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home > ebr > winter 2003 > technical and commercial due diligence in biotech transactions: doing the right things and doing them right
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European Biopharmaceutical Review

Technical and Commercial Due Diligence in Biotech Transactions: Doing the Right Things and Doing them Right

This article argues that conducting due diligence properly to ensure that potential risks and opportunities in biotechnology transactions are fully understood is more important than ever as M&A and technology licensing activities accelerate. There are many ways to go about conducting due diligence, and the factors that determine the right way to proceed are discussed, with the pros and cons set out for taking an in-house approach, versus hiring external consultants. Whatever approach is taken, a due diligence plan is vital, given the often short timescales in which deals need to be closed. Keys to success are ensuring that an independent view is taken and that the right questions are asked, such that the answers truly help to support the investment decision. Due diligence can be an intensive and time-consuming process so the task should not be underestimated or left to the last minute - while it has costs in terms of time or professional fees, cutting corners can turn out to be far more costly.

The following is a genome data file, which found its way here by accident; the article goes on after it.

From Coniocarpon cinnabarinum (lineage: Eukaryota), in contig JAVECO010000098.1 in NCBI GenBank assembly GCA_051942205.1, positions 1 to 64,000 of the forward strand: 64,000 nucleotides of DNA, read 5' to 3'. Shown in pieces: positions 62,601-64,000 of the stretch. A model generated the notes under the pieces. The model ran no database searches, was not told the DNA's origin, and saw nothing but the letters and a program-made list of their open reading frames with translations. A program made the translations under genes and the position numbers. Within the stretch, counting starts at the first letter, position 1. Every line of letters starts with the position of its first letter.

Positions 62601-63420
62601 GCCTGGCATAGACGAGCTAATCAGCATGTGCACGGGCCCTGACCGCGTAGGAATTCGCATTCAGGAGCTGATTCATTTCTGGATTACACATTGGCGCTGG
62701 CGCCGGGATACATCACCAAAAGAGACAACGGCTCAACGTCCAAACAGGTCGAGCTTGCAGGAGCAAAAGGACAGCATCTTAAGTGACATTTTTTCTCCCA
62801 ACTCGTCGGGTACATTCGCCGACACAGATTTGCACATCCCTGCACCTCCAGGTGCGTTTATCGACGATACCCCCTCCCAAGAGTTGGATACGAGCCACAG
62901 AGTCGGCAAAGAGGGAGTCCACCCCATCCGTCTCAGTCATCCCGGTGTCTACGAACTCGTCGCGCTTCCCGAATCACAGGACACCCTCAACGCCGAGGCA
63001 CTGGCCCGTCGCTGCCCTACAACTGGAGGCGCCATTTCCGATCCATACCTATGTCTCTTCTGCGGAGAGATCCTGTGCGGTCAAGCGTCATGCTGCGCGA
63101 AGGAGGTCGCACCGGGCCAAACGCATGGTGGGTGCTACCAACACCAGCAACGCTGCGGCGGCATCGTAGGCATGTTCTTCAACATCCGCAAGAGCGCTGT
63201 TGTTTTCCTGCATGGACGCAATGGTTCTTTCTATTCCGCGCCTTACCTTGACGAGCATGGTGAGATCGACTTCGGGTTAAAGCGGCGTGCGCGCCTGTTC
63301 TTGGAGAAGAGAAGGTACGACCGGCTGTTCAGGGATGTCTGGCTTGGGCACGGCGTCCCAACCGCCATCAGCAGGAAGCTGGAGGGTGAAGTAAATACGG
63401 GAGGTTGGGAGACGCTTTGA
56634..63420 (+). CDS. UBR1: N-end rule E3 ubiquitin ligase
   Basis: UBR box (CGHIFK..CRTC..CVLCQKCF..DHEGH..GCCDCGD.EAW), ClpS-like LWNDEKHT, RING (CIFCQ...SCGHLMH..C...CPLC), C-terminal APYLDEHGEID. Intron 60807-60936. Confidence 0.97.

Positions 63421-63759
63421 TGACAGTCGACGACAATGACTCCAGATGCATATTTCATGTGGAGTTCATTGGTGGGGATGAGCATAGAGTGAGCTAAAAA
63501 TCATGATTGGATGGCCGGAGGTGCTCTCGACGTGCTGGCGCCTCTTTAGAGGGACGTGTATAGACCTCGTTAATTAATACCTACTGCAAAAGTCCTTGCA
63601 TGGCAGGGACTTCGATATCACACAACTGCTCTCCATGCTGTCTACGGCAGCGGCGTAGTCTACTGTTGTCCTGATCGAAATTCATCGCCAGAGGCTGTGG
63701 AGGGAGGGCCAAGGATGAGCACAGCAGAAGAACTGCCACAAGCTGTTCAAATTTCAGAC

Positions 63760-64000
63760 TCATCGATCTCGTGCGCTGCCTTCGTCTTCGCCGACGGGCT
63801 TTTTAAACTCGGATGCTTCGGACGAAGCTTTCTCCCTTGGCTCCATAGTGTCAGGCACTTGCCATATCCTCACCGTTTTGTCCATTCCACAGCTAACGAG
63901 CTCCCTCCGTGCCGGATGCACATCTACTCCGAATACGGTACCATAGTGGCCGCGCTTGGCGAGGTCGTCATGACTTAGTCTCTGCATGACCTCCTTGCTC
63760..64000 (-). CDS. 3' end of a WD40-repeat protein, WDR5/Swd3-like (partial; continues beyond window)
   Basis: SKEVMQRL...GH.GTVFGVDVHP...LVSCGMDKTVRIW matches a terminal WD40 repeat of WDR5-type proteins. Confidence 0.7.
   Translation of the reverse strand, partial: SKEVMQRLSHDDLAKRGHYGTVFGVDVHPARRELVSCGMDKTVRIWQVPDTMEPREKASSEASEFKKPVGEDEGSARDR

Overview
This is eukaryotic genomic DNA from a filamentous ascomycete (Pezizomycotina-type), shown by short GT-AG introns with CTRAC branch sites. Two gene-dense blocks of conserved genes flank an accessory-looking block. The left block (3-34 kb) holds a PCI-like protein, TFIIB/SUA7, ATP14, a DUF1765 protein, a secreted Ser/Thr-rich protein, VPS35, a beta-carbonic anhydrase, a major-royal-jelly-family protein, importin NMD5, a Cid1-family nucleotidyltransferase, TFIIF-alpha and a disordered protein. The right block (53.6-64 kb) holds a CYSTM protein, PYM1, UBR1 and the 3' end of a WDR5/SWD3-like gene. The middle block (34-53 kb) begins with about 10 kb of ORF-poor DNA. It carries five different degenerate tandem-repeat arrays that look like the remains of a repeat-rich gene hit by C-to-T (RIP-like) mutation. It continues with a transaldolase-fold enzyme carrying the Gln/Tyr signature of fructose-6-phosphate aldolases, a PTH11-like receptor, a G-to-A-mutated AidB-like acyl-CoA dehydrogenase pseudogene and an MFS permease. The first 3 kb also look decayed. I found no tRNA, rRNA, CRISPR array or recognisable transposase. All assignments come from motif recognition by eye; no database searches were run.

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By Simon Shohet, Head of Healthcare and Life Sciences Consulting Team at Cambridge Consultants Ltd

Simon Shohet has been a strategic and commercial advisor and analyst for organisations in the biotechnology and health care industry for over 12 years. Presently, he leads the Healthcare and Life Sciences Consulting team at Cambridge Consultants Ltd (CCL), a sister company of the international management consulting firm Arthur D Little. His team works for European, US and Asia-Pacific-based corporations as well as start-ups and government agencies, helping them to gain competitive advantage through strategic exploitation of life science and biomedical technologies. Before entering consulting he held posts at the Confederation of British Industry (CBI) as a Biotechnology Policy Adviser and London Business School as a Research Fellow in technology economics. He holds a PhD in Microbiology from University College London, and a BSc from the University of Edinburgh. Simon has published numerous papers and articles in management and scientific literature.

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